Raising a Family
David Sassoon was born in Baghdad in 1793 and grew up in Baghdad until he and his father fled the city, leaving their siblings behind. When David arrived in Bombay in the 1830s the city was not yet the trading titan it would become in the middle of the century. Its inhabitants numbered just two hundred thousand, though they were very diverse: Hindus, Muslims, Parsis, Armenians, Portuguese, and a small number of Jews. This mix made for “a much more complicated colonial geography” than elsewhere in India, though of course “a racial divide overlaid the city, and West remained distinct from East.” A Jewish presence had been established in the sixteenth century by an eminent Portuguese trader, but it wasn’t until the second half of the eighteenth century, when four distinct waves of migrants came to the city, that a genuine community gained a foothold. The first of these, labeled the “Native Jew Caste” by the British and the Bene Israel by other Jews, was drawn from the belt between the Gulf of Cambay and Goa on India’s western coast; the second comprised Arab Jews from the Ottoman provinces of Baghdad, Basra, and Aleppo; the third, Cochin Jews from the Malabar Coast; and the fourth, Persian-speaking Jews from Afghanistan, Bukhara, and Mashhad.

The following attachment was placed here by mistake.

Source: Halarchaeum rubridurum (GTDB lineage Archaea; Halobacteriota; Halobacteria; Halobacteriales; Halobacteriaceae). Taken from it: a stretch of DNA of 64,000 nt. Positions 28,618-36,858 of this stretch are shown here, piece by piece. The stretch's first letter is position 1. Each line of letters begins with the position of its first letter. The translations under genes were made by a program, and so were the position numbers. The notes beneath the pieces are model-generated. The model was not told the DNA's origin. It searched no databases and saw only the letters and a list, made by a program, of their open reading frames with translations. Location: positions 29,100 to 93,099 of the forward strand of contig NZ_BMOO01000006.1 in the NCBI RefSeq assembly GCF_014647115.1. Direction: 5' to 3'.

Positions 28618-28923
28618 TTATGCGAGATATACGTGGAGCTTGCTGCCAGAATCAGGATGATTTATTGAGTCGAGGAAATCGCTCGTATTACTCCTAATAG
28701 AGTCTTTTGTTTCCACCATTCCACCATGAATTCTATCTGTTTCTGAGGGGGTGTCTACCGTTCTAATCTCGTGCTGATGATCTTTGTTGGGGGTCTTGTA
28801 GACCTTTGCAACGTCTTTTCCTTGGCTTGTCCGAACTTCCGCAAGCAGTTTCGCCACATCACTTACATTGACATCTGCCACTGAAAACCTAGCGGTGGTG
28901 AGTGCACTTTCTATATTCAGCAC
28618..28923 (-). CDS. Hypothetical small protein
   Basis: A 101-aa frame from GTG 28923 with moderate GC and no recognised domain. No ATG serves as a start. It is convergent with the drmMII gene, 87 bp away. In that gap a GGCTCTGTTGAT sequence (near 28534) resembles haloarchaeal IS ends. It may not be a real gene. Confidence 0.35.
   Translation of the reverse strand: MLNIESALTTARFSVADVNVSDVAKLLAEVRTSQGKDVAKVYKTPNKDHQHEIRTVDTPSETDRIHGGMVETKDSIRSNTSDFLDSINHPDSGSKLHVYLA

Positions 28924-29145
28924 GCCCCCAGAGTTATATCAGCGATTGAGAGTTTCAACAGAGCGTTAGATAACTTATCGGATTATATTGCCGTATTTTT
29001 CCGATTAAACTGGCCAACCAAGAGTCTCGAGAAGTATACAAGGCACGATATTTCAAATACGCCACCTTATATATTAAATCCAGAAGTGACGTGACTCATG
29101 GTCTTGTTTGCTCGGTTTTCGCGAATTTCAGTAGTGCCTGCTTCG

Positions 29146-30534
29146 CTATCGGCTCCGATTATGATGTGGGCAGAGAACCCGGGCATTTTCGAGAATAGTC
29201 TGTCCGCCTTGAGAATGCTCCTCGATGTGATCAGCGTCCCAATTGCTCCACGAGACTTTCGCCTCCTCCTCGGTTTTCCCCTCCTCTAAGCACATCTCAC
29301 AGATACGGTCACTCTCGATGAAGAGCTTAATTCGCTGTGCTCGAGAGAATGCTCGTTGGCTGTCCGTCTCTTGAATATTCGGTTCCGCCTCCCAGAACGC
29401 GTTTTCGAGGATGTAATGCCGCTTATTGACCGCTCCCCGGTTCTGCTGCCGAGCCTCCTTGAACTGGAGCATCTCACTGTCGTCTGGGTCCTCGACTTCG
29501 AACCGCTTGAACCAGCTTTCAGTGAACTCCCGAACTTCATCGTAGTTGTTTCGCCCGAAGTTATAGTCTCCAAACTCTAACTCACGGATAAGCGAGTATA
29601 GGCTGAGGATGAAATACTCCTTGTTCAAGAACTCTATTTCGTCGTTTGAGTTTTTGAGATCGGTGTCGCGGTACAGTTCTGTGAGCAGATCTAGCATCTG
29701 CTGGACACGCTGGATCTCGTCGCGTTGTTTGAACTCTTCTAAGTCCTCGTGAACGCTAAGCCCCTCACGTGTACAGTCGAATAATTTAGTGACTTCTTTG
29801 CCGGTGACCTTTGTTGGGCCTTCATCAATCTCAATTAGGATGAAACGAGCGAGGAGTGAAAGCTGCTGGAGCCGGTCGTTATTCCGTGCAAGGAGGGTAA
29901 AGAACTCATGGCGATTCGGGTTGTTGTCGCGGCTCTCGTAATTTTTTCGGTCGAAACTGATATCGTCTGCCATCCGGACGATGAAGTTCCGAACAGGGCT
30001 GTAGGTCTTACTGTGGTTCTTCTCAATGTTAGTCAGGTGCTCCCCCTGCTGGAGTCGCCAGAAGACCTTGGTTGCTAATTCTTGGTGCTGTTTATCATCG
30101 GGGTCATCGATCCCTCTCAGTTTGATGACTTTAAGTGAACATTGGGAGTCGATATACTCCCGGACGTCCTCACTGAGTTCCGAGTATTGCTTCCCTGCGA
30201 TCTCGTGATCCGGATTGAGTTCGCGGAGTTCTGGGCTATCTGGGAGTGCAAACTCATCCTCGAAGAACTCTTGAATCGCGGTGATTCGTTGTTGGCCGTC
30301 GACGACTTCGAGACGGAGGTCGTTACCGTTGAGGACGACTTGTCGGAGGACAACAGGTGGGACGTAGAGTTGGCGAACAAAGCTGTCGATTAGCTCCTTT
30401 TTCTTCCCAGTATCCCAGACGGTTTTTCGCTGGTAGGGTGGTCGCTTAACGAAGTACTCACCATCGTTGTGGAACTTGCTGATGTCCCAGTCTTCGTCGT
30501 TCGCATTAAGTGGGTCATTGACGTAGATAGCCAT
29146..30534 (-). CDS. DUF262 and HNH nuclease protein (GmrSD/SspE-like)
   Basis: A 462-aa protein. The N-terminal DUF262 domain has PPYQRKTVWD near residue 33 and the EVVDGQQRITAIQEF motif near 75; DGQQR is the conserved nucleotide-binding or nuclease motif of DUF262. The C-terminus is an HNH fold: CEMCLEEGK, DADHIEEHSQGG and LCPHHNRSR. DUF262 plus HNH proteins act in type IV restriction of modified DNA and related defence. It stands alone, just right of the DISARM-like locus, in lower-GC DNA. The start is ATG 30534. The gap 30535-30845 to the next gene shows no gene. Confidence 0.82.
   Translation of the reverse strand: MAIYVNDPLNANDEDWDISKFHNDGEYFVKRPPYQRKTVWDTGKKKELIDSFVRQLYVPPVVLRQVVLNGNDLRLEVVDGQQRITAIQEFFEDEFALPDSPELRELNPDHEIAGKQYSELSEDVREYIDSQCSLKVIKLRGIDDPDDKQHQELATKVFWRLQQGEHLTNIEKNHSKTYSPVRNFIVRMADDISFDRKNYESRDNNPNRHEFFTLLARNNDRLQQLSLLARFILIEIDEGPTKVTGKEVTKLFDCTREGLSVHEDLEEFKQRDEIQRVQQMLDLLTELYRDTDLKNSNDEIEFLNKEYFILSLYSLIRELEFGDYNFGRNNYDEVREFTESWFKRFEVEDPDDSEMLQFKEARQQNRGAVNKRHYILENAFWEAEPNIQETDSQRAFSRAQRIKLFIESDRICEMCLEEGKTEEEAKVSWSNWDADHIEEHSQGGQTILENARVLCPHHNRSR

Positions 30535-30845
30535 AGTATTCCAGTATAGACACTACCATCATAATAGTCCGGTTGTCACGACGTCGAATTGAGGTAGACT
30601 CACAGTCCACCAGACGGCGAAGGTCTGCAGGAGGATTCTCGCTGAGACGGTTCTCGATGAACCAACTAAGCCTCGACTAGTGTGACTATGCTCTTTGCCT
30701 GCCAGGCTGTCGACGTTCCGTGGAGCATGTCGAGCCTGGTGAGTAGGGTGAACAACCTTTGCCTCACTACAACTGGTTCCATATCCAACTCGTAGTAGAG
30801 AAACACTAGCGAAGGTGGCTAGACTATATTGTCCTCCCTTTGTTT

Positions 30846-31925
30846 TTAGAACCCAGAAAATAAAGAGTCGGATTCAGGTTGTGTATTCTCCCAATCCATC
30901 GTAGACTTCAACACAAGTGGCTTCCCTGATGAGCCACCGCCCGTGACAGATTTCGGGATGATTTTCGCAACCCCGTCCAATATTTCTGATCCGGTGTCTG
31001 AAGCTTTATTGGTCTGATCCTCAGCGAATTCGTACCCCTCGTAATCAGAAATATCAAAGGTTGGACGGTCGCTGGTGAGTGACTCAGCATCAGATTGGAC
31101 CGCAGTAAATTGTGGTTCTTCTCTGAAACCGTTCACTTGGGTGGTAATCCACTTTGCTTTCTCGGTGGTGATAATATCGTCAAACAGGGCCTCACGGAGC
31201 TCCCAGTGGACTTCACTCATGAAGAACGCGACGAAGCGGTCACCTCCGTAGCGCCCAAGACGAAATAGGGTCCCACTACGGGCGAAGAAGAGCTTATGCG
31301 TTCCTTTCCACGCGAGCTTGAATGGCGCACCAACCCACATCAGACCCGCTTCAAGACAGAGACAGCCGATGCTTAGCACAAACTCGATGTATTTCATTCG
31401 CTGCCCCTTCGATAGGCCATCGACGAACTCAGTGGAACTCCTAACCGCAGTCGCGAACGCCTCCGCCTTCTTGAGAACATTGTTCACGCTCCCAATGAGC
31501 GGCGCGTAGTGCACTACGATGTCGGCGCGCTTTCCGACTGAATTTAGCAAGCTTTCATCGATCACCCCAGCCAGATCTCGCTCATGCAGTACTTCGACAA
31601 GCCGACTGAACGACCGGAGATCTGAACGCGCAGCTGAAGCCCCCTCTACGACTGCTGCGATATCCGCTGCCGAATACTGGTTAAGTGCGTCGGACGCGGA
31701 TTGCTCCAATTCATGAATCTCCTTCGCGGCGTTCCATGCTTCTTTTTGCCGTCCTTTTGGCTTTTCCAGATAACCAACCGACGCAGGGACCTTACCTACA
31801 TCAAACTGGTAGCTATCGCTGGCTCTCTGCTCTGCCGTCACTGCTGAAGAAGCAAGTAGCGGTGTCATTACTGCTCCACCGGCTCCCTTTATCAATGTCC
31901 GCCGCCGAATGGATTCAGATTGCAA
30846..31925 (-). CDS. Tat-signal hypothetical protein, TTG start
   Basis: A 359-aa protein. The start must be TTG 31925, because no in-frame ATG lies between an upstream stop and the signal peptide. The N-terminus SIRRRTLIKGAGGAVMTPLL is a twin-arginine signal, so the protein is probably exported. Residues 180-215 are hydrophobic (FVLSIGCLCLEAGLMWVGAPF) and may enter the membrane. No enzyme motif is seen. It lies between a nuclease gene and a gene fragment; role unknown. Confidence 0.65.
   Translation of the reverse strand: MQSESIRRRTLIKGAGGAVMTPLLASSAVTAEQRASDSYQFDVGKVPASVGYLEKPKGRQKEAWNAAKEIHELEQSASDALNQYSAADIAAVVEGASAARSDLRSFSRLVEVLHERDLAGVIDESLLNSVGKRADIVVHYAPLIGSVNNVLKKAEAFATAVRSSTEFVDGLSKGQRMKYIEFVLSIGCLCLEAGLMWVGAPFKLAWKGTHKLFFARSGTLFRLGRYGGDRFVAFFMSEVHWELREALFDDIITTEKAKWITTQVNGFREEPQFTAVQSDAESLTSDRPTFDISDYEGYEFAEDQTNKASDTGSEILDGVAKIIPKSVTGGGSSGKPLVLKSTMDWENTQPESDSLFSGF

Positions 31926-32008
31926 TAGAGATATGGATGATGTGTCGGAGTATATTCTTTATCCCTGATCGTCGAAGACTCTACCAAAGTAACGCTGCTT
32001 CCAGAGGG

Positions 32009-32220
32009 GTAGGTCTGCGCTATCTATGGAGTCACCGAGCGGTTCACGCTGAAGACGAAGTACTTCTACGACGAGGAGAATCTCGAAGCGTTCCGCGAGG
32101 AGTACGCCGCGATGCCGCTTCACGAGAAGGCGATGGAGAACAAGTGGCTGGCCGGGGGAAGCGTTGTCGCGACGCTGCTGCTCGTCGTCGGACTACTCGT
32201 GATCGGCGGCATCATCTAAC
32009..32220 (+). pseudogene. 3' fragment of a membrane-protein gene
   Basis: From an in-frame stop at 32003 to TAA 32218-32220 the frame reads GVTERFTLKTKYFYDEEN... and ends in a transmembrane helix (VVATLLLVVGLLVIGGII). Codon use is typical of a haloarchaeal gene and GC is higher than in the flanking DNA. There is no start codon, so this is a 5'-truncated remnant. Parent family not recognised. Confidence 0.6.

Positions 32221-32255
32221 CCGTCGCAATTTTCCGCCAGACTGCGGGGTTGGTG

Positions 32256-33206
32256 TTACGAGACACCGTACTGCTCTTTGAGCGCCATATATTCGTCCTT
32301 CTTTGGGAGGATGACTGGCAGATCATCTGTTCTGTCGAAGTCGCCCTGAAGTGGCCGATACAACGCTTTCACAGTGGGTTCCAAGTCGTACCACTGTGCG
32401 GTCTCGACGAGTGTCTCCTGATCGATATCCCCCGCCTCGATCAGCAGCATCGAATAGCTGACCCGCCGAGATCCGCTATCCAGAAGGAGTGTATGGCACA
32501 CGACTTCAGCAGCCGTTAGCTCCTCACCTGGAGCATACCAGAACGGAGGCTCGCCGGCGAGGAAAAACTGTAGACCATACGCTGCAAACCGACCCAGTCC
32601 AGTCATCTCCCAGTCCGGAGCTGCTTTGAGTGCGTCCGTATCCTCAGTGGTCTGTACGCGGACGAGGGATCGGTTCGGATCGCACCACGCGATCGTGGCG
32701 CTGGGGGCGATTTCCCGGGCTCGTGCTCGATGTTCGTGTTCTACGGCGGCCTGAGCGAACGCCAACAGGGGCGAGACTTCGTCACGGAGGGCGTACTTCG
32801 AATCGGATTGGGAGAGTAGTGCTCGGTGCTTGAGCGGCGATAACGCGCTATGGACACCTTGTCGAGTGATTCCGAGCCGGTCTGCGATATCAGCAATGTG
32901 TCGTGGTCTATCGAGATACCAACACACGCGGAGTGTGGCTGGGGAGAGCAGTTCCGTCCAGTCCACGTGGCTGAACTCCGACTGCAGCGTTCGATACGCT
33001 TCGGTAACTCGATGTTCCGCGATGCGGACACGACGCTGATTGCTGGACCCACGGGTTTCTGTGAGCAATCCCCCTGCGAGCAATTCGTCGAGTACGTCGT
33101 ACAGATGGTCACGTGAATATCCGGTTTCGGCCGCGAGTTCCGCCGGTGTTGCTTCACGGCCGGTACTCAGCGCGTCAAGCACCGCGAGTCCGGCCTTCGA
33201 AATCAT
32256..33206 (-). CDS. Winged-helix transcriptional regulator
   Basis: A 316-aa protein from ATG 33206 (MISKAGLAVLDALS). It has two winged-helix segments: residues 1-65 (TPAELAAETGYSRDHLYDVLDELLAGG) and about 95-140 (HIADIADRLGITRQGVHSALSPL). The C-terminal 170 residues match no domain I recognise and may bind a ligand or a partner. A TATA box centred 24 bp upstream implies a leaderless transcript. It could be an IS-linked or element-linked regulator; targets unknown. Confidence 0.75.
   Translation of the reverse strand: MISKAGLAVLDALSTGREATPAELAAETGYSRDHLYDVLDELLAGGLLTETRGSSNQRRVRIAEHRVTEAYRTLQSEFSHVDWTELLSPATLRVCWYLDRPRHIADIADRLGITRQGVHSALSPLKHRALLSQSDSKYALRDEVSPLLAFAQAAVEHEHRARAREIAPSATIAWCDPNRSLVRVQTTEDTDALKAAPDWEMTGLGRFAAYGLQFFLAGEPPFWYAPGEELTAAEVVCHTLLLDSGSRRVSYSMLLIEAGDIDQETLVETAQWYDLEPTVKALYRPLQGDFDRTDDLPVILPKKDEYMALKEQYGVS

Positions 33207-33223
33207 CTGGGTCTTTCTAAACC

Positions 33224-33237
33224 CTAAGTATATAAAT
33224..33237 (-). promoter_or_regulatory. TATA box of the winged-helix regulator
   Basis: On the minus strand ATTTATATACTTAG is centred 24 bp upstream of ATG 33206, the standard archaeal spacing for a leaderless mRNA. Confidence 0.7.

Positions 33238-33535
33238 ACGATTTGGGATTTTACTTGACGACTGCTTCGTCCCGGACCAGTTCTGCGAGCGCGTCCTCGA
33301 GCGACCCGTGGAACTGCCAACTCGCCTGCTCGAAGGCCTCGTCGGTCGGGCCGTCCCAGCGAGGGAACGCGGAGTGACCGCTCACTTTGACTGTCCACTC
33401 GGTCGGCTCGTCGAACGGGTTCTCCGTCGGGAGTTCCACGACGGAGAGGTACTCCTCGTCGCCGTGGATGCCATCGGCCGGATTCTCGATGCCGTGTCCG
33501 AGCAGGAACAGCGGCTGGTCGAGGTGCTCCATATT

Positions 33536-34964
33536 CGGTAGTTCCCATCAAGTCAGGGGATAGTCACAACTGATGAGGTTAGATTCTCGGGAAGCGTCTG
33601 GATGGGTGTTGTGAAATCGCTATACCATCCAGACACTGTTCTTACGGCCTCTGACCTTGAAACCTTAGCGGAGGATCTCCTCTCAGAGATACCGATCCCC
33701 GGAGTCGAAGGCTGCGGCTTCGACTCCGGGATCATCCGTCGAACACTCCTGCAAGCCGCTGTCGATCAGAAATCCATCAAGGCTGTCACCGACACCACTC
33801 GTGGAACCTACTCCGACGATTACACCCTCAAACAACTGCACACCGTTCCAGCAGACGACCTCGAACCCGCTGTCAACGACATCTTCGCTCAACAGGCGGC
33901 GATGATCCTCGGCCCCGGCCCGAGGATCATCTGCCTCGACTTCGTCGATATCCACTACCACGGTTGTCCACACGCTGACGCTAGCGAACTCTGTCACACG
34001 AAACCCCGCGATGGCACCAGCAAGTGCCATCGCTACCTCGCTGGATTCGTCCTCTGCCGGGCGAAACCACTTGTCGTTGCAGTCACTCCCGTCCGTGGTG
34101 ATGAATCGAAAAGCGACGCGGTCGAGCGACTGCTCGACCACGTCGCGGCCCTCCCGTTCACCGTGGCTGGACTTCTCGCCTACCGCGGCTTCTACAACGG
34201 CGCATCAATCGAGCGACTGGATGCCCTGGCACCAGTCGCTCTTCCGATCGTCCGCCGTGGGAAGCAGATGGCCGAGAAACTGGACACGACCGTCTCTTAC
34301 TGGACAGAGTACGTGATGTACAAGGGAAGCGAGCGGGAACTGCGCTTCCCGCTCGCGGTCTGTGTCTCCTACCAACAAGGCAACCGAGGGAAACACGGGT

The migration of the Arab Jews during the last couple of decades of the eighteenth century was motivated by economic reasons, and the first Baghdadis to come to India settled in Surat — though they maintained a spiritual and religious connection to their old home, according to one rabbi. When he visited Bombay in 1828, he found a few Arab Jews presided over by a particularly wealthy merchant by the name of Solomon Jacob; he had settled there in 1795 and until his death in 1834 remained a prominent figure in the public life of the city. By the early 1830s, a group of twenty to thirty families — out of a total Jewish population of 2,246 — called themselves “Jewish Merchants of Arabia, Inhabitants and Residents in Bombay.” Although Baghdadis made up a minority of this group (one traveler to the city in 1837 estimated the number of Baghdadi Jews in Bombay at 350), their successes evidently outshone those of Jews from elsewhere in Arabia, and in time all their Arab coreligionists would come to be referred to as Baghdadi Jews no matter where they came from. It was an auspicious time for the Jewish community in the city: In 1834, a new British Governor of Bombay, Sir Robert Grant, arrived. As an MP in Britain, he had lobbied for the repeal of “civil disabilities affecting British-born subjects,” and he continued in his liberal policy as Governor, which meant that under his tenure the British were more welcoming to the city’s Jews than at any time previously.
The merchants of the nineteenth century cared about one thing above all others: trust.
David Sassoon was himself profoundly attached to Judaism. He was pious and a devoted student of the Talmud, despite the demands his business made of him — traits he managed to instill in only one or two of his sons, though he insisted that all of them have a comprehensive Jewish education, and appearances were at least maintained while he was in charge of the family. He was quick to find an appropriate synagogue when he arrived in Bombay and regularly attended public worship there.